E-Cigarettes Non-Regulation Disappears in Cloud of Smoke

June 3, 2019

On May 15, 2019, Judge Paul W Grimm of the District Court of Maryland rendered a decision that declared the policy of the Food and Drug Administration (FDA) to delay the requirement that current manufacturers and producers of e-cigarettes obtain approval prior to entering the market as unlawful and contrary to their legal duty as established within the Tobacco Control Act.  The action was initiated by several public health organizations, which includes the American Academy of Pediatrics, The American Heart Association, and the Campaign for Tobacco-Free Kids.  The parties asserted standing as public health organizations that were injured by being deprived of access to vital information to their purpose of educating the public and alleged that the guidance the FDA issued in the early months of 2017 exceeded the agency’s discretion and was an abdication of the FDA’s responsibilities according to the Tobacco Control Act.

In 2016, after conducting the notice and comment period mandated by the Administrative Procedure Act, the FDA established a new rule that deemed electronic nicotine device systems (ENDS or e-cigarettes), cigars, and pipe tobacco as “tobacco products,” which rendered them subject to regulatory control under the Tobacco Control Act.  The Deeming Rule, which was published on May 10, 2016, would require manufacturers to be in compliance within 90 days.  This was delayed, however, by the changing of presidential administrations.

In August of 2017, the FDA issued new Guidance, absent a notice and comment period, that altered the 2016 Deeming Rule and deferred enforcement of the Tobacco Control Act against any products already in the market until 2021 (combustible products) or 2022 (e-cigarettes and other noncombustible products).  This new exception meant that existing manufacturers, such as the popular Juul Labs, were able to continue to sell and market their products absent any review or regulation by the FDA.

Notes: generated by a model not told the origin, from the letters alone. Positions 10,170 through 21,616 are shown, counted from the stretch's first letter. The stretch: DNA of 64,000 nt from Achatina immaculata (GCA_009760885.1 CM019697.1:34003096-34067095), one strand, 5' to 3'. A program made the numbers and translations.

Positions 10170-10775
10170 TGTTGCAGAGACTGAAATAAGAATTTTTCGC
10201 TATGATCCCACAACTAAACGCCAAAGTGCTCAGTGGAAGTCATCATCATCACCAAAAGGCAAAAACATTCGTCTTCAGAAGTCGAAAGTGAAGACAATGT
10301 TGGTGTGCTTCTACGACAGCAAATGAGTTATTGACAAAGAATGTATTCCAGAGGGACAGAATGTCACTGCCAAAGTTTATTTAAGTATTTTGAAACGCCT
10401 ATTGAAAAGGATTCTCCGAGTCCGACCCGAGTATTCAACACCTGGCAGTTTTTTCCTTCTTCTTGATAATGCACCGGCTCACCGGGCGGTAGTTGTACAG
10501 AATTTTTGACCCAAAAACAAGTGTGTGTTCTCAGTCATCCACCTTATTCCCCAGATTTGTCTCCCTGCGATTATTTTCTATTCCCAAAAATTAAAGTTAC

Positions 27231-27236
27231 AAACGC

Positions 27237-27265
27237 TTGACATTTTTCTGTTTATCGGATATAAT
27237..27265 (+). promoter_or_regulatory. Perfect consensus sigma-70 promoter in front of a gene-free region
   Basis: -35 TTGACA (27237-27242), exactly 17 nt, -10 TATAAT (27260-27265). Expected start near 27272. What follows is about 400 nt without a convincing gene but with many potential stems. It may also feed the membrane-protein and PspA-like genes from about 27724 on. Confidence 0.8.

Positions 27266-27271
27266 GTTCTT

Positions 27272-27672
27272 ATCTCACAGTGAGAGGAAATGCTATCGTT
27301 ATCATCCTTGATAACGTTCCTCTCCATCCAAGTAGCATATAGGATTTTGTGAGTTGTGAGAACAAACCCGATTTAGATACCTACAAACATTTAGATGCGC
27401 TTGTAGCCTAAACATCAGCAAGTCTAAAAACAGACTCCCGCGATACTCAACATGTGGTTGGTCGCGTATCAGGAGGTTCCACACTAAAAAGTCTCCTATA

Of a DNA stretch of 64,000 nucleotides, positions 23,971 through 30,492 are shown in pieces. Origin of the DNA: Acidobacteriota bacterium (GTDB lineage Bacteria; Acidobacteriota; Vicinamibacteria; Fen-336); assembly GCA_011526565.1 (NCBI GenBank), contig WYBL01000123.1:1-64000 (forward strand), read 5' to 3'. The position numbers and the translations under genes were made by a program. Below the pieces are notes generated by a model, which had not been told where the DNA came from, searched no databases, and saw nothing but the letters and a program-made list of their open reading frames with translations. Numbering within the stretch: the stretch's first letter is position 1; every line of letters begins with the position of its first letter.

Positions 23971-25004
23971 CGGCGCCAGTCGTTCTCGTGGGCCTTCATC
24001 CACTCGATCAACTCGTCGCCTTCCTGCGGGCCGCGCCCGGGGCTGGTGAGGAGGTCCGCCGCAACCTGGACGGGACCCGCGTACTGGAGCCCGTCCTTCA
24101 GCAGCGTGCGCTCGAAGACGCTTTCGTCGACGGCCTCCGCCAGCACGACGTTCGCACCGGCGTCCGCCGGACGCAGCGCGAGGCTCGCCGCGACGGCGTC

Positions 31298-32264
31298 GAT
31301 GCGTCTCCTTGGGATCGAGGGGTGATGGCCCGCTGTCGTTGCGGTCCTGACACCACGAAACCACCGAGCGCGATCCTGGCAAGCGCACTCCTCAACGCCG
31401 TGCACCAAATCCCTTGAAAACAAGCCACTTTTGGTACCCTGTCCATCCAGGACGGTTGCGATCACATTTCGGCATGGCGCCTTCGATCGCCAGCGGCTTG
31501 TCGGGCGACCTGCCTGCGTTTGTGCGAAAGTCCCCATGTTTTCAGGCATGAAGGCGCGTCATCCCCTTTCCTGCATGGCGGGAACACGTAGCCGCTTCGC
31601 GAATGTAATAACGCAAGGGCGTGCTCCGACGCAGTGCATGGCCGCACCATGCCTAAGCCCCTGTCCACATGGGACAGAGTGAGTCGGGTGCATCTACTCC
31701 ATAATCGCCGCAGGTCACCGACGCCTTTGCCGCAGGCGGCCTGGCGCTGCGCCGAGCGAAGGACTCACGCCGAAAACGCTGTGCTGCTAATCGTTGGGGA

The Tobacco Control Act requires that all tobacco product manufacturers submit to the FDA an application that contains information on the ingredients, substances, compounds, and additives contained within the product they wish to introduce to the market.  In addition, the application must contain research information and findings on the health effects of the product.  As of this writing, there have not been an extensive amount of studies on the long term health effects of e-cigarettes.  While e-cigarettes do not produce tar or the toxic gases found in cigarettes, the liquid used does contain nicotine and other potentially harmful substances that are still inhaled.  Nicotine has been associated with causing numerous negative health effects such as increased blood pressure and a change to the brain chemistry in young people.  The liquid used within e-cigarettes itself has been found to be a common hazard, causing high numbers of nicotine poisoning in children based on accidental ingestion.

In his decision, Judge Grimm held that the public health organizations did have standing to challenge the FDA’s 2017 Guidance and that it was subject to judicial review.  The FDA was found to have exceeded its legal authority in issuing the 2017 Guidance and that its actions were inconsistent with its duty under the Tobacco Control Act.  Judge Grimm has granted the plaintiffs fourteen days to provide recommendations for remedial action, and fourteen days for the FDA to respond.

There has been a marked push of late for greater regulation of e-cigarettes.  A number of senators have urged the FDA Acting Commissioner Ned Sharpless to take action on regulating e-cigarettes, and legislation has been introduced to raise the minimum age for purchasing tobacco products.  On the same day that the decision from Judge Grimm was issued, the North Carolina Attorney General Joshua Stein filed a lawsuit against Juul Labs, alleging that Juul caused addiction caused addiction in consumers by “deceptively downplaying the potency and danger of the nicotine” and marketed toward people beneath the legal smoking age.  All parties involved in these matters have voiced concern and support to the idea of preventing children from using these products, and it appears as though action is beginning to move forward to cement this commitment.

Image source: REUTERS/Mike Segar

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